In 2015, for the first time since the financial crisis of 2008, there is natural momentum for significant progress on sustainability. Our task is to build on it.

The reasons this is happening now come both from inside and outside the world of sustainability.

  • The 2015 calendar includes signal events on climate and sustainable development: The new Sustainable Development Goals (SDGs) will be agreed on in September, and the post-Kyoto climate world will be shaped at the COP21 talks in Paris in December. These frameworks are crucially important, to be sure. Paris will catalyze greater clarity, and hopefully greater ambition, on the part of governments, which will prompt more ambition and innovation from business. The push from business began in 2014, in part with the formation of the We Mean Business coalition, a group BSR cofounded with others to engage business in pushing for public policies that lead to low-carbon prosperity. The emergence of the SDGs will provide a roadmap for raising living standards and human dignity in a world that is facing both poverty and widespread income stagnation. Together with the UN Guiding Principles on Business and Human Rights, an agreement in Paris and the SDGs will deliver a “holy trinity” of guideposts for business on the path to sustained, responsible markets.
  • Politics are starting to swing back to sustainability: In Washington, with new initiatives coming from the White House, there are signs that climate approaches that reject science won’t play well in the 2016 elections. Internationally, the U.S.-China agreement, and promising words from other developing economies like the Philippines and Malaysia, suggest the possibility of genuine momentum in the run-up to Paris. All this, combined with an approach that relies on a network of commitments, rather than a single, grand treaty, suggests that Paris could surprise—in a good way.
  • We survived the financial crisis: Why are political winds flowing in a more positive direction? Surely, part of the reason is that we are getting further from the economic free fall of 2008-09. And while a widely shared recovery is not yet in full force, the world is no longer in the throes of crisis. Increased economic stability (even if at relatively weak levels) allows policymakers and business leaders to take more forward-looking views, and this increases the likelihood of progress on climate change and inclusive economic growth, rather than short-term profit maximization.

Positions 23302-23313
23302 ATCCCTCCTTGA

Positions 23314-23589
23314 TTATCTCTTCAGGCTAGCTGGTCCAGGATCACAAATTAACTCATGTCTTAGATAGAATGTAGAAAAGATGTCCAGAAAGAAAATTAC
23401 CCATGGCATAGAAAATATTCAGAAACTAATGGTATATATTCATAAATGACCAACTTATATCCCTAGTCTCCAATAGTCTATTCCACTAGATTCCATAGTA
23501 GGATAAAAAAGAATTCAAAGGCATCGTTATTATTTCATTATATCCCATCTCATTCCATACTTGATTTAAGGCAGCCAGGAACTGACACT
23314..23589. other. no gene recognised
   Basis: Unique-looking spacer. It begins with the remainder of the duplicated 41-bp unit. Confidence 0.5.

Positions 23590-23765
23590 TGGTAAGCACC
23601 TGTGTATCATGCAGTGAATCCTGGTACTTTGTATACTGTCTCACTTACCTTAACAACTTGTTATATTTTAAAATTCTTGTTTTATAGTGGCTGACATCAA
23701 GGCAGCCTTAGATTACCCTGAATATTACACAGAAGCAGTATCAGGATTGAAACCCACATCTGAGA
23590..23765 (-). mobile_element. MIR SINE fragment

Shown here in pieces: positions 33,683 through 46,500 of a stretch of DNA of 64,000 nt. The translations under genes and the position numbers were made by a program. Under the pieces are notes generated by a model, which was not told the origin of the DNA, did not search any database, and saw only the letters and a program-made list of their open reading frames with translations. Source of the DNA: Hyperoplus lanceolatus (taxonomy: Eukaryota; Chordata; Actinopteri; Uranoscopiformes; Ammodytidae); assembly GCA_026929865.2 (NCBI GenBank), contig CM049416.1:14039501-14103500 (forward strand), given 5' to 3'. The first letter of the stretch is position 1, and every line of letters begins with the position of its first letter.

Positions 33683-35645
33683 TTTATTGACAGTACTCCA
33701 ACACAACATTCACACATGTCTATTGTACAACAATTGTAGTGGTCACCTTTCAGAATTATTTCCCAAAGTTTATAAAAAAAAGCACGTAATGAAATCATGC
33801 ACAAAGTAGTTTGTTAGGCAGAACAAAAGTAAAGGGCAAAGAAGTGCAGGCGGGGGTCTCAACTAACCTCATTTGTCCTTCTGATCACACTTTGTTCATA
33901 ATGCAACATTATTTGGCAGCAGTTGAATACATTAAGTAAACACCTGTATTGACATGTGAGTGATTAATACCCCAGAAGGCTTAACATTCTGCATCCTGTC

• Renewable energy has reached a tipping point: 2014 brought growing evidence that renewables are ready to assume a place at the adults’ table. Through the first seven months of 2014, 53.8 percent of new electrical power capacity created in the United States came from renewable sources. And utilities are beginning to move, with NRG committing to low-carbon power, and E.ON in Germany spinning off its coal business. This comes as more companies are calling for a price on carbon, and as new transportation fuel mileage standards are arriving in the United States, and new carbon markets are emerging from China to California.
  • A looming employment crisis is beginning to get more attention: Amid this optimism, however, there is reason for caution. Today, the economy’s winners and losers are becoming more distinct. For those who have the skills and access to the digital economy, opportunities are endless. But for those in manufacturing or service jobs, opportunities are declining. What’s more, the hollowing out of employment is likely to become even more significant, as the full impact of robotics, artificial intelligence, and mechanization replaces more jobs in this “second machine age.”

Most of these signs are positive, but they don’t guarantee success. We must work to ensure that markets reward genuine, long-term prosperity, and create systemic solutions to systemic problems. Dozens of businesses made powerful new commitments in 2014, and the conditions are right for the year ahead to extend that progress. Let us commit to writing a new history in 2015 that advances our shared goal of a just and sustainable world.